Sometime back, I chanced upon the new Nescafe Dolce Gusto Milo capsules. As a regular Nespresso fan (essentially a coffee lover), I have never taken a second look at the Nescafe machine. But at that moment, I have thought of getting one to allow my young kid to safely make her own cup of hot milo.
Fortunately, Nescafe ran a good promotion during the June GSS and I happily grab one set of their Nescafe Dolce Gusto Genio 2 machine.
On top of the free S$20 web credit as a first time online shopper, there was a $120 rebate. Not a bad deal against the original S$259. So one would question about the subsequent capsule costs:
For Nespresso – the average per capsule cost = S$1
For Nescafe coffee – the average per capsule cost = S$0.70
It does seem that the latter is cheaper option on a longer term basis.
Unpacking the new Genio 2 is pretty straightforward. No complicated parts, just the main coffee machine body, water tank, cup stand platform and the bin to disposed the used capsules.
– Semi-automatic multi-beverage system
– 15-bar automatic pressure regulation
– Thermoblock heating system – no preheating required
– New flow stop interface with LED to set the coffee length and select between hot or cold beverages
– On/off switch with LED (green/red)
– Removable water reservoir (1L)
– XL function for beverages up to 300ml
– Drip tray height adjustable for various size cups and glasses (dishwasher safe)
– Automatic stand-by mode after 5 minutes
– Exclusively for Nescafe Dolce Gusto capsules (cold or hot drinks)
The set does come with a trial capsule pack (but without the new Milo flavour).
Nespresso Pixie vs Nescafe Genio 2:
Operation of the Dolce Gusto machines is actually quite similar to the pod operation of other Nespresso machines, only with a little more manual control thrown in.
Each pod is loaded into the capsule tray and then pushed in the machine, using the dial on the top of the coffee machine to tell the machine how much of the drink you want. Nescafe’s boxes and pod labels show you the recommended amounts, but you can always override this and make it more or less, depending on what you want.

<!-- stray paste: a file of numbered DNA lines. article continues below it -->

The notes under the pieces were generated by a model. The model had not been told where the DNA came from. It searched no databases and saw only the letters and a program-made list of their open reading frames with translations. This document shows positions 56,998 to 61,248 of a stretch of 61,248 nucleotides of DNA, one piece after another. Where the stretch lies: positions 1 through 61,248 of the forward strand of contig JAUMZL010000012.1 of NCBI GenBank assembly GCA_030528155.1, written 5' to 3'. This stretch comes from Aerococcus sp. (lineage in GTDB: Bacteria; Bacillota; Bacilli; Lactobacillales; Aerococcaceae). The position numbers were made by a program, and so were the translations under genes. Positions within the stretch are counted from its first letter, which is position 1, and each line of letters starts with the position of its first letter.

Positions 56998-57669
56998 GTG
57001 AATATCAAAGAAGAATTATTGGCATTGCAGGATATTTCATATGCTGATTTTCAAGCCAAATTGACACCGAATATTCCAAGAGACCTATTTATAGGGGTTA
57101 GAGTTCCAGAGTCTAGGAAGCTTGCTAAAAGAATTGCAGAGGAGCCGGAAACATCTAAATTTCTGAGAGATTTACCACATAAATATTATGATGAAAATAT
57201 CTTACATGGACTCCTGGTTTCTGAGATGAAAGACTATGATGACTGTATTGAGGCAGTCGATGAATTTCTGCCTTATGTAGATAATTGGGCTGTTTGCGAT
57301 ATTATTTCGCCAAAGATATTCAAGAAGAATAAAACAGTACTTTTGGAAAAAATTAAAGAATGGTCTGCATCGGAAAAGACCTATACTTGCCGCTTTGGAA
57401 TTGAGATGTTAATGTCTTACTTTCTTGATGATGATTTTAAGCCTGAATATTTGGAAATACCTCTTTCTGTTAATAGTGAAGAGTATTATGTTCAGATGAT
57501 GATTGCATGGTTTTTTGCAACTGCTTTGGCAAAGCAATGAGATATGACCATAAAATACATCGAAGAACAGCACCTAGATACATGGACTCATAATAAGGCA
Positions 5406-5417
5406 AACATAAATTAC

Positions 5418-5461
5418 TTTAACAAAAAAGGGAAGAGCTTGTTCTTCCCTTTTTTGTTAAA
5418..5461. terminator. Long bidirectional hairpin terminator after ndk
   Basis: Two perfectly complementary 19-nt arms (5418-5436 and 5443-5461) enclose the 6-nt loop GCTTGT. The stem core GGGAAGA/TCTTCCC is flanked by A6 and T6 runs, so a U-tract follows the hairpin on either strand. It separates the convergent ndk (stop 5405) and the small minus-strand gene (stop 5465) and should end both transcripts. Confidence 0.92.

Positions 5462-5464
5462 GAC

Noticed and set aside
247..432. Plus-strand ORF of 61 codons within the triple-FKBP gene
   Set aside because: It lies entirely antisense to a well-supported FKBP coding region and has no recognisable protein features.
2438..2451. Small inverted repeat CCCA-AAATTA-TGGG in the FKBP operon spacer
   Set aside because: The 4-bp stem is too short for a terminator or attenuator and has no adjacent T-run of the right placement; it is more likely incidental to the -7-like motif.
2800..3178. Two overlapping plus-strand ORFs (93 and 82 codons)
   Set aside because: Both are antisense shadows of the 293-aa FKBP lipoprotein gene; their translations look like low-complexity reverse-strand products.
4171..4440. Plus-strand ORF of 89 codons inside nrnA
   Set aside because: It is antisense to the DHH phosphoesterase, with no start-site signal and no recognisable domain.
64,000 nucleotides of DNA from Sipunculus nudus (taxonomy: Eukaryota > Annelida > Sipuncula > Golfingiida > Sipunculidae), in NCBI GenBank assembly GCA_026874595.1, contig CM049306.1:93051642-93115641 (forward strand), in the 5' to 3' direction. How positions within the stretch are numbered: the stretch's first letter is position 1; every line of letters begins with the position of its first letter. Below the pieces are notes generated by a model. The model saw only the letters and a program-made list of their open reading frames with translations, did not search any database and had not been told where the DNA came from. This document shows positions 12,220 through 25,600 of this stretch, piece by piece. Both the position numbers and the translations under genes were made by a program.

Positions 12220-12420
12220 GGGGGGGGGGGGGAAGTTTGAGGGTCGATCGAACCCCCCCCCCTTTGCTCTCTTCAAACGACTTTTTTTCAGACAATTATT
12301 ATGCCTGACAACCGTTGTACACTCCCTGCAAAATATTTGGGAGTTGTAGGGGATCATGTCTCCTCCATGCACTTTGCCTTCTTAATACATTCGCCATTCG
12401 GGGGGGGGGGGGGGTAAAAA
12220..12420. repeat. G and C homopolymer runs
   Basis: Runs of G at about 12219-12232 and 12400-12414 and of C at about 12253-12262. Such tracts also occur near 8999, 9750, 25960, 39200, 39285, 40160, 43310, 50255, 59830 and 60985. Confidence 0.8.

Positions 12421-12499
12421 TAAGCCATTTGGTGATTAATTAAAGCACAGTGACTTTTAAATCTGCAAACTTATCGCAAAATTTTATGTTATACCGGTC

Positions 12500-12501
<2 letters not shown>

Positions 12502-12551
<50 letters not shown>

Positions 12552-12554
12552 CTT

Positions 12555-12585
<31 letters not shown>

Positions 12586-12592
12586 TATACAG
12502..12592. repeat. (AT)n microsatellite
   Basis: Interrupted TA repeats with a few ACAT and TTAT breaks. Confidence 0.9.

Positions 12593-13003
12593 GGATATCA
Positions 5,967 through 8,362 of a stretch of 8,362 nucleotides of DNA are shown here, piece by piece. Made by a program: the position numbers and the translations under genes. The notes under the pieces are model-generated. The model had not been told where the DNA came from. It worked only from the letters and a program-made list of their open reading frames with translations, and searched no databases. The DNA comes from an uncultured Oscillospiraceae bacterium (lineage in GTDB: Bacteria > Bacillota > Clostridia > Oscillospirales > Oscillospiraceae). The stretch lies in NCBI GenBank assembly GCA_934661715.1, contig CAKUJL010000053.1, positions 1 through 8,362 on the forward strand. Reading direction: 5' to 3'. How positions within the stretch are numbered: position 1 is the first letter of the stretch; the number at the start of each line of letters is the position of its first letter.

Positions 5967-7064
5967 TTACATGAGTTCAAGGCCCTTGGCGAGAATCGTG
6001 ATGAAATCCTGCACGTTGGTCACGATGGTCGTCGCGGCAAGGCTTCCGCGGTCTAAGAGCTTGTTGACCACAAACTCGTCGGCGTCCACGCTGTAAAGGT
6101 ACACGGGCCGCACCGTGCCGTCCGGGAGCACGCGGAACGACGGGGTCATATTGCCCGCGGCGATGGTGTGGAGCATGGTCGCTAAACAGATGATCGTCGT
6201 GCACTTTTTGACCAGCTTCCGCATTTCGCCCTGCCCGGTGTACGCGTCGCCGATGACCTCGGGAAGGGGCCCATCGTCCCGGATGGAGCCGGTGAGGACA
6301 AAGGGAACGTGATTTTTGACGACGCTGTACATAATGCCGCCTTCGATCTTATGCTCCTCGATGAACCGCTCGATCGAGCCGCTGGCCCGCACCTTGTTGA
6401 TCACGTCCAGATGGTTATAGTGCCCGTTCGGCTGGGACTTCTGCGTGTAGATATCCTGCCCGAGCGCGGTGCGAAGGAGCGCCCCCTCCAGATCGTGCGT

Once you’ve dialled the amount in using the scroll wheel at the top of the machine, you close the lever down, locking the pod in place and piercing the capsule with a small needle.
From here, it’s as simple as pressing the hot or cold button, filling the pod up with water, which will cause a little piece of plastic inside to rise and release the brewed coffee, or other drink, flowing into your cup below.
Once your drink is made, the machine will stop, and you can pull up on the latch, releasing the lock and letting you take the spent capsule out, throwing the small piece of plastic out in the trash.
Unlike its Nespresso siblings, however, there is no automatic spent pod disposal box underneath, forcing you to take the capsule out each time you use the machine.
Pros (for Nescafe Dolce Gusto Genio 2)
– wide range of drinks it can make ( caffe americano, espresso, ristretto, espresso decaf, cafe au lait, cappuccino, latte macchiato, chai tea latte, nestea peach and cappuccino ice) Yes, it can make cold beverages too.
– able to manually adjust the water level required to make the drinks
– cheaper option even on a long term basis (machine & capsules)
– Able to adjust the cup stand platform to suit more cup heights
– Does provide milk capsules
Pros (for Nespresso Pixie)
– Wider range of coffee
– Coffee drinks are more aromatic & intense
– Greater variety of accessories (nicer but more expensive too)
– More sturdy make (metal, plastic)
– Make better froth but using external milk tank / froth machine
Conclusion : Get a Nespresso if you are hard core coffee fan. For leisure drinks & more variety, Genio is a better bet.
For now, the 2 machines will sit alongside each other to cater for a wider audience who not only wish to savour coffee but also other tea / milo drinks.
I guess, it adds up to the make of a more convenient & intelligent home.
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